Call for views on future care charging

Nurse supports elderly woman

Kent County Council (KCC) is seeking feedback on proposed changes to adult social care charging to ensure taxpayers’ money is targeted at those most in need.

Residents can have their say on proposals to factor in higher, or enhanced, rates of disability benefits in financial assessments, and introduce a one-off fee for new self-funders, in two consultations launched today.

Both consultations are available to read, download and respond to on KCC’s Let’s Talk Kent website at

The consultation documents and questionnaires are also available in Easy Read and large print formats from this webpage, or on request, via the contact details below.

Including higher level of disability benefits in financial assessments

Taking into account some enhanced benefits when assessing how much public money will contribute to a person’s care could raise around £3.5million a year. But higher rates of Attendance Allowance and Disability Living Allowance would only be considered when an individual is receiving day and night care arranged by KCC; and, this proposal does not apply to anyone in a residential care home.

To gain a better understanding of the impact of this proposal, KCC particularly wants to hear from:

  • individuals who already receive care in their own home, or in the community, and receive higher rate Attendance Allowance (AA), Disability Living Allowance (DLA) or enhanced Personal Independence Payment (PIP)
  • carers, and
  • organisations representing disabled and older people.

Self-funding arrangements

KCC is also gathering views on the proposal to introduce a new self-funding arrangement set-up fee for all new self-funders.

The proposed £352 fee would cover administration costs when an individual does not qualify for publicly funded care but would like KCC to negotiate and manage their care on their behalf with providers.

Under the proposals, all new self-funders would be able to decide if they wish to pay the new fee, or to make other arrangements for their support that does not involve the Council – meaning the fee would not be required. This could include arranging care directly with a care provider, or asking a relative or friend to do this for them.

In 2023 there were 400 new self-funders. Based on this figure, if the proposed set-up fee was to be introduced, KCC would expect to raise around £140,800 a year.

Councillor Dan Watkins

...along with many other councils in England, we’re having to make tough decisions and find ways to ensure our services are sustainable for the future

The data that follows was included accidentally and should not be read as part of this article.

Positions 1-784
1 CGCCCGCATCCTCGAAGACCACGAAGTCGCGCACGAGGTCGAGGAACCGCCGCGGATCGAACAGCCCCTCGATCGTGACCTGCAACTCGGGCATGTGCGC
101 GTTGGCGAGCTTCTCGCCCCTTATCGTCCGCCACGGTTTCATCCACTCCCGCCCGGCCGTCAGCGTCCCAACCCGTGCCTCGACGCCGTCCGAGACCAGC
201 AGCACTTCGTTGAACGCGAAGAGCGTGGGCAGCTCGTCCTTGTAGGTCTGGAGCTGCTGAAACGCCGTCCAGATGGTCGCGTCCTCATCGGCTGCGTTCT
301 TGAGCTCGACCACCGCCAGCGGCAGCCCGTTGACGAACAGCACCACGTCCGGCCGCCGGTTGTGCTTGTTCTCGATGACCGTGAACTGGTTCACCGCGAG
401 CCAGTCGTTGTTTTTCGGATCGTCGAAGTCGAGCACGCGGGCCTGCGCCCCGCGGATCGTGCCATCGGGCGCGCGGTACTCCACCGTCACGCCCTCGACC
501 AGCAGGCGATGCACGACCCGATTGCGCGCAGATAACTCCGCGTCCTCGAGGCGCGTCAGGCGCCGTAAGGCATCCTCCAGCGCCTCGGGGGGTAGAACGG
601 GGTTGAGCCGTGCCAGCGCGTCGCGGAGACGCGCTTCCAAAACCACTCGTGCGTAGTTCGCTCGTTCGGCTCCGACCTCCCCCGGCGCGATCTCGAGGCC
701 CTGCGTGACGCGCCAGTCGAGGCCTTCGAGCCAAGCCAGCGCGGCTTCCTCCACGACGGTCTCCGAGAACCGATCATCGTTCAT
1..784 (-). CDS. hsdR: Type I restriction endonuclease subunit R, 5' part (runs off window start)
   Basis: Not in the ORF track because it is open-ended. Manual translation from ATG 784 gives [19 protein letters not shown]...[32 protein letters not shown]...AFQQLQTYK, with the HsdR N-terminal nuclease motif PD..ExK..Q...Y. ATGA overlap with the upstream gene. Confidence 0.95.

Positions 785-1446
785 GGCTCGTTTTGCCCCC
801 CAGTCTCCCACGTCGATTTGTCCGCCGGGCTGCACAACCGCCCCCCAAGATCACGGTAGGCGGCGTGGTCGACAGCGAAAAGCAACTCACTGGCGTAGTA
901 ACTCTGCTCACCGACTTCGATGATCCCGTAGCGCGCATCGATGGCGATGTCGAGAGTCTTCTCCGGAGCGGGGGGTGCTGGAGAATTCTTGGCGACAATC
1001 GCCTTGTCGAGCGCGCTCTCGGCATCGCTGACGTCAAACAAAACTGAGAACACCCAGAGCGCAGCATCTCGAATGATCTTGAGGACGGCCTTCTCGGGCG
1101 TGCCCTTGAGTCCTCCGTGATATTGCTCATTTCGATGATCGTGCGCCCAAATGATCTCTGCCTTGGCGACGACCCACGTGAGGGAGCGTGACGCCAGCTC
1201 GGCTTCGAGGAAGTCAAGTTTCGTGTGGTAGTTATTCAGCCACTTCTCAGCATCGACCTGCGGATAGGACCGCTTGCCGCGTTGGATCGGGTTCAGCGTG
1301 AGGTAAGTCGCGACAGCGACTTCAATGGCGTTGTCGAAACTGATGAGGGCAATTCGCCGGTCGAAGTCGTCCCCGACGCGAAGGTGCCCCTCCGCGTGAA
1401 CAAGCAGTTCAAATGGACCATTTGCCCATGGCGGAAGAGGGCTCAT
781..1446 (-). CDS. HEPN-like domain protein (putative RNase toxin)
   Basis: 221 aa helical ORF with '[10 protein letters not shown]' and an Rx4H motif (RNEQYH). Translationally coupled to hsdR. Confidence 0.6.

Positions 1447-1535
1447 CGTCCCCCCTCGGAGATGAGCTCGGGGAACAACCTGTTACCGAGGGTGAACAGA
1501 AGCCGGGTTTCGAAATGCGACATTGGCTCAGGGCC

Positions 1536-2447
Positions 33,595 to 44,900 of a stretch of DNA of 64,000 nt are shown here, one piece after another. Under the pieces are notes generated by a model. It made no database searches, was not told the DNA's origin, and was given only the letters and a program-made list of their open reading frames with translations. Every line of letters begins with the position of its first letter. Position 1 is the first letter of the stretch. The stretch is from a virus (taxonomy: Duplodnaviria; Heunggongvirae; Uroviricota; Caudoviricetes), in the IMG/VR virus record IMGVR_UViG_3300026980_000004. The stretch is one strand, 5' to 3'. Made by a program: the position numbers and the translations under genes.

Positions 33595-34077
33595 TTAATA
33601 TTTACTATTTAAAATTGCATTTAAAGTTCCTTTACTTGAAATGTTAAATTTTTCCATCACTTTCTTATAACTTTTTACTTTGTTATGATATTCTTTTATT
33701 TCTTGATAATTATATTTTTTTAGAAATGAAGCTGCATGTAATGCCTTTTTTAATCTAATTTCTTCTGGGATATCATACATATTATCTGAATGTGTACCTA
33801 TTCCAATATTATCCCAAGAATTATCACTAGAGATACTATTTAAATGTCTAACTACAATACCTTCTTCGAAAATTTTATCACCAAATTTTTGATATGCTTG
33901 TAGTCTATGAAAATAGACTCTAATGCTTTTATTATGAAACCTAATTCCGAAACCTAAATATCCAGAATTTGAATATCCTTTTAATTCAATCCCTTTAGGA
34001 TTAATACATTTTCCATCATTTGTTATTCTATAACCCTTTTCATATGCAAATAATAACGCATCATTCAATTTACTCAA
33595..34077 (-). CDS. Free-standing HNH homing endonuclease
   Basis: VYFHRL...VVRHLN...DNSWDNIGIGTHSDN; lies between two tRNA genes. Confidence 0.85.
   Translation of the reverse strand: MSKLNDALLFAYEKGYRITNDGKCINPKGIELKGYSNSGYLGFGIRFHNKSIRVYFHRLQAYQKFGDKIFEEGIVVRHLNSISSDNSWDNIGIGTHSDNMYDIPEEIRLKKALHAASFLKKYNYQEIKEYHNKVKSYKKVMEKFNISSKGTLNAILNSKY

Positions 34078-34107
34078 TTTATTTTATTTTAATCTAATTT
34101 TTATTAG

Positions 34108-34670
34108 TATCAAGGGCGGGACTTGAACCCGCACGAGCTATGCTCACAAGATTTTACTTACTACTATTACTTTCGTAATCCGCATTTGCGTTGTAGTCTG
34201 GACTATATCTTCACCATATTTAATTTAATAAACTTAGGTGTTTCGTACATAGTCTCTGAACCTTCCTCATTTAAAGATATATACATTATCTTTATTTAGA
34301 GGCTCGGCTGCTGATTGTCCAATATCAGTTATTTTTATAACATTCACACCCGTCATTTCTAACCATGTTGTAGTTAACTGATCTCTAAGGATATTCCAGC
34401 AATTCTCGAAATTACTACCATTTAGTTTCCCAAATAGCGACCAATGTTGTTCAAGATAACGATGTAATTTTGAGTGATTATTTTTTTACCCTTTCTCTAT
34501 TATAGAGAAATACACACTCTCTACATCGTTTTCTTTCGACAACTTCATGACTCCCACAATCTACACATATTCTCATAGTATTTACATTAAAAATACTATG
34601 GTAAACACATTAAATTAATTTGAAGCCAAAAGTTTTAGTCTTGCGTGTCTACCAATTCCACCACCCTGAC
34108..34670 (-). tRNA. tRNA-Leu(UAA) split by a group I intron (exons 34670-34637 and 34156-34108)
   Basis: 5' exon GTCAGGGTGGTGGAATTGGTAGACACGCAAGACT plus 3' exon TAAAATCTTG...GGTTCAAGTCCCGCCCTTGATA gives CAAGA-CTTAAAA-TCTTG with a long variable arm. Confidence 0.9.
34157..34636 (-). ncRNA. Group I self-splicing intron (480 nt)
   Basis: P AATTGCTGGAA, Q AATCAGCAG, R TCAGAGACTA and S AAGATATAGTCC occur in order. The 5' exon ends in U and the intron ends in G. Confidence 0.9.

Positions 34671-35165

Dan Watkins KCC Cabinet Member for Public Health and Adult Social Care

Kent County Council Cabinet Member for Public Health and Adult Social Care, Dan Watkins, said: “We’re facing ever-increasing demands for complex care services, rising costs of care and a lack of adequate funding from central government. It means that, along with many other councils in England, we’re having to make tough decisions and find ways to ensure our services are sustainable for the future.

“2014’s Care Act gave local authorities the power to change their charging policies to take in account higher, or enhanced, rates of disability benefits when assessing the contribution some people should make towards their care – subject to consulting and carrying out an Equality Impact Assessment. A number of councils have subsequently since done so.

“Our set-up fee for self-funding care arrangements is also among the lowest local authority fees in the country and has not been reviewed since it was introduced in 2017.

“It’s important we hear from people who draw on social care and support, and organisations working on the frontline, to help us make informed decisions; and I urge and residents, carers, care providers and organisations representing disabled and older people to have their say.”

Both consultations will run to midnight on Sunday, 7th April 2024, and be promoted, including across social media, in libraries and gateways and through care providers and community groups.

To help drive feedback, KCC is also writing to over 12,000 people who could be impacted by both proposals now, or in the future, to ask directly for views.

Following an assessment of responses, findings from the consultations are due to be considered by the Health Reform and Public Health Committee in May, ahead of any final decisions being reached.

Contact information

(monitored Monday to Friday, 9am to 5pm)

If you have questions about the proposed changes, or need paper copies of the consultation material, you can: